The 5th edition was published ahead of schedule in October 2019 by Routledge, but dated 2020. This page shows just some of the main content headings, to give an idea of what the book contains.
Routledge have issued a flyer, with some comments about the book, and a discount code if you order it direct from them. You can download the flyer here:
The-Lecturers-Toolkit-Flyer-1.pdf (1056 downloads)
5th Edition: summary of contents
Chapter 1: How students really learn
Some thinking on theories and models of learning
Factors underpinning successful learning – an evidence-based approach, using the language of learners themselves
How can we increase students’ motivation?
Two more factors underpinning successful learning
Verbalising: putting it into spoken words – teaching, explaining and coaching
Learning by assessing – making informed judgements
Beyond concentric circles – and yet one more factor!
Positioning the goalposts – designing and using learning outcomes
Breathing life into learning: VASCULAR descriptors of learning outcomes – and beyond
Designing and using learning outcomes
Chapter 2: Designing assessment
Putting assessment into perspective
Assessment literacy and the benefits of exemplars
Why should we assess? A rationale for assessment
Concerns about assessment: we can’t go on like this!
Pros and cons of sixteen assessment processes
Involving students in their own assessment
Why consider using student peer-assessment?
Getting students to formulate their peer-assessment criteria
Setting up self-assessment tutor dialogues
Reducing your load: short cuts to better assessment
Chapter 3: Feedback dialogues
What’s happening regarding feedback?
Getting students to make use of formative feedback
Using formative assessment to improve student retention
Quality of feedback
Feedback and competence development
Towards a strategy for choosing feedback processes
Feedback in writing or print
Where do we find the time?
It’s not all down to us!
Chapter 4: Large-group teaching
How has the paradigm of the lecture shifted?
How important is the act of lecturing?
If lecturing is such a bad idea, why is it still happening so widely?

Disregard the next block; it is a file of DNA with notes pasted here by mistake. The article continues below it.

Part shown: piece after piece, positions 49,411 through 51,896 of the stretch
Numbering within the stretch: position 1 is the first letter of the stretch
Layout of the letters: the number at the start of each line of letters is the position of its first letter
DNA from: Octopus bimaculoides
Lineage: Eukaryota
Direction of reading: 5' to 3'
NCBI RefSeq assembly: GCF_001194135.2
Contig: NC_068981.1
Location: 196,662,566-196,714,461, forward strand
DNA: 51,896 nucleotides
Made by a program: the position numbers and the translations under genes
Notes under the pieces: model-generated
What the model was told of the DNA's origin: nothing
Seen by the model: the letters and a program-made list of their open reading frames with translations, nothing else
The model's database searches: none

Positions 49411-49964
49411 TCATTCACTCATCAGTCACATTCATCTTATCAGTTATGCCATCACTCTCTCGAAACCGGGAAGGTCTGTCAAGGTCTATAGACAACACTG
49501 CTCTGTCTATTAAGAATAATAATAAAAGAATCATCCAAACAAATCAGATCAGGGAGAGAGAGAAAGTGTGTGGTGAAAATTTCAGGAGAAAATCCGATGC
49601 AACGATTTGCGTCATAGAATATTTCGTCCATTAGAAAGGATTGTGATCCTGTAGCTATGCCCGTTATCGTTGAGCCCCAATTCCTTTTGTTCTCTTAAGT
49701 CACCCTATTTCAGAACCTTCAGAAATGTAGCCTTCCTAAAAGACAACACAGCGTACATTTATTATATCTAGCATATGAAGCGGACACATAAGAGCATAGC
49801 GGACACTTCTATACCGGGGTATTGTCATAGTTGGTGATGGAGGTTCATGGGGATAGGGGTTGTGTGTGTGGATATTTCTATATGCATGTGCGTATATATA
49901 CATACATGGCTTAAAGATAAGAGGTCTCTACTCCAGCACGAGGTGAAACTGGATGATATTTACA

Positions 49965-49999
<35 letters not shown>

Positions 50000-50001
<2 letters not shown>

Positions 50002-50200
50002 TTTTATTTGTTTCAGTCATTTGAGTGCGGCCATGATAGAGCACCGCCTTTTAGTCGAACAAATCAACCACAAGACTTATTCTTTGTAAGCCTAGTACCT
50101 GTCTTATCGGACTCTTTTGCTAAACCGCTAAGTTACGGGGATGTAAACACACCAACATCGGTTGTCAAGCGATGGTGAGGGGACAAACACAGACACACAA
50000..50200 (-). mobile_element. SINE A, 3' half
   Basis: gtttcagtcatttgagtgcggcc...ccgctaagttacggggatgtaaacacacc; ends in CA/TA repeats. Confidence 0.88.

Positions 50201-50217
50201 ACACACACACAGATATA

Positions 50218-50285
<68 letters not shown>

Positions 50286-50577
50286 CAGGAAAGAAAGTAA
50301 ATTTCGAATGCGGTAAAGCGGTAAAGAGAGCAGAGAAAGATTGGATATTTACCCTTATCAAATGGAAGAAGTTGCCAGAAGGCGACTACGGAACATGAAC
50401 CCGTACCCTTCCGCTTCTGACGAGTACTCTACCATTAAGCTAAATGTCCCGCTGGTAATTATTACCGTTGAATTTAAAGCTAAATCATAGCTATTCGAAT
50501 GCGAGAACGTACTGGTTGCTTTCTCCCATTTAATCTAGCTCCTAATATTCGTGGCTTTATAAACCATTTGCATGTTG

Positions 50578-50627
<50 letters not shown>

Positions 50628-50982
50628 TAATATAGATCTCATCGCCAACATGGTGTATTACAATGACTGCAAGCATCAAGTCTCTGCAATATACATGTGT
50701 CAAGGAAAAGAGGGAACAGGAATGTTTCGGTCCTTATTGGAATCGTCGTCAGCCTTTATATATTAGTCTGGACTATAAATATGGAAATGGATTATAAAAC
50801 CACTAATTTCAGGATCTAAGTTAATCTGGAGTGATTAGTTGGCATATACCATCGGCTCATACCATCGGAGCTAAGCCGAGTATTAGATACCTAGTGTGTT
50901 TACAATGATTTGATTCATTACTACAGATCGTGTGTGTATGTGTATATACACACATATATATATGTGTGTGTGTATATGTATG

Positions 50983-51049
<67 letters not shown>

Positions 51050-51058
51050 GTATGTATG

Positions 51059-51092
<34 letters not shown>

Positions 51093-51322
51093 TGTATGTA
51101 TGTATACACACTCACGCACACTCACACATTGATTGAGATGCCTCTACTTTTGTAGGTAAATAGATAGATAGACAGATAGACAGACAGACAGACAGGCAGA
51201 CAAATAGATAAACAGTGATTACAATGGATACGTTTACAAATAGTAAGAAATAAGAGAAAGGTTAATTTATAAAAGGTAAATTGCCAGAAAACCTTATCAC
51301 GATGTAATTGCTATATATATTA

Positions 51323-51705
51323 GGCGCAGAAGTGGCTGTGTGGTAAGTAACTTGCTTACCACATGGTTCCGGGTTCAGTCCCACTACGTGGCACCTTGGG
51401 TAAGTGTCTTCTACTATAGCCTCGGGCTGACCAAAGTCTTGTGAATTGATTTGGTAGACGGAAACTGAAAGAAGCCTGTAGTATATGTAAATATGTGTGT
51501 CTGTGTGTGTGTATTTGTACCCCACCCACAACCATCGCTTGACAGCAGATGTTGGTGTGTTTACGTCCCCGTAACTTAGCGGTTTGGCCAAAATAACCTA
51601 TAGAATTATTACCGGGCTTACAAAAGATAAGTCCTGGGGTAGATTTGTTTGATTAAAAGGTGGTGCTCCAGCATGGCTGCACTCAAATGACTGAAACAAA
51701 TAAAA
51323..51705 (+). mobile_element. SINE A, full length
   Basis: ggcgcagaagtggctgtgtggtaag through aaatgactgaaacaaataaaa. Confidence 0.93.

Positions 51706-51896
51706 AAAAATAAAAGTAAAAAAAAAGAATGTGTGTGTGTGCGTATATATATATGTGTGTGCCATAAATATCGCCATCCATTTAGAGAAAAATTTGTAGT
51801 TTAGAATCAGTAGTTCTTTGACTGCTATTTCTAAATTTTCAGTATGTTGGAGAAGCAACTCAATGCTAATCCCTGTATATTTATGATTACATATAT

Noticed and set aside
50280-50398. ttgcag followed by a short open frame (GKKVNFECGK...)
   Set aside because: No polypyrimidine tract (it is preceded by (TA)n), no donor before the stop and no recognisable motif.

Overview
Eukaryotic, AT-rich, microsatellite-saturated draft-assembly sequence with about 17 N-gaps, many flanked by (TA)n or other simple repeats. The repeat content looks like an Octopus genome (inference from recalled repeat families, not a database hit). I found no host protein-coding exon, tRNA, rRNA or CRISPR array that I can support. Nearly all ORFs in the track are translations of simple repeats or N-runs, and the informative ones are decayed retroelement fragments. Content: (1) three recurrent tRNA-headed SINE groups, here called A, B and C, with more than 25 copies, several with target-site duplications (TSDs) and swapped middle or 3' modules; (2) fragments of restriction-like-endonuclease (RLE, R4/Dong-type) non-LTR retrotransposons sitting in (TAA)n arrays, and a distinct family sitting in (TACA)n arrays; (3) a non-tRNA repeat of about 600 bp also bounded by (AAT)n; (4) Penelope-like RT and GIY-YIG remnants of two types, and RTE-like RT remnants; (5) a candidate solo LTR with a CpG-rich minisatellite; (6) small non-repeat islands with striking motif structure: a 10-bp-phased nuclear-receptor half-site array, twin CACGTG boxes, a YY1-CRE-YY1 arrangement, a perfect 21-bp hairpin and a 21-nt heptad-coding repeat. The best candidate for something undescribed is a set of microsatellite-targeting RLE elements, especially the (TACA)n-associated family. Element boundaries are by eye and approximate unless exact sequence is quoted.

New to large-group teaching in higher education
Making learning happen in large-group contexts
Beginnings, middles and endings
What are some things students do in large-group sessions?
Some productive large-group processes
Seeing, hearing and learning in large groups
The power of images in large-group sessions
‘Now you see it, now it is gone altogether!’ Don’t panic!
Some suggestions for using PowerPoint
Peer-observation of teaching and learning
Adapting the lecture context to the twenty-first century
Making the most of large-group sessions: more practical pointers
Chapter 5: Making small-group teaching work
Why is small-group learning so important?
Deciding on group size
Ways of forming groups
Small-group process techniques
What goes wrong in small groups?
A closer look at tutorials
Further practical pointers for group work
Conflict in group work
Diversity issues in group work
Chapter 6: Looking after yourself
Looking after yourself: a self-assessment checklist
Managing your workload
Managing your stress levels
Managing your feedback from students
Feedback on your large-group sessions
Further feedback mechanisms
Some limitations of questionnaires
Using student feedback to make you a better and more confident practitioner
Working with mentors
Managing your appraisal
Chapter 7: Onwards and upwards
Present ‘madnesses’ include:
Nine challenges facing teachers in higher education
From reflection on action, to reflection in action
Using evidence of your reflections
Towards reflection in action
Embracing the online future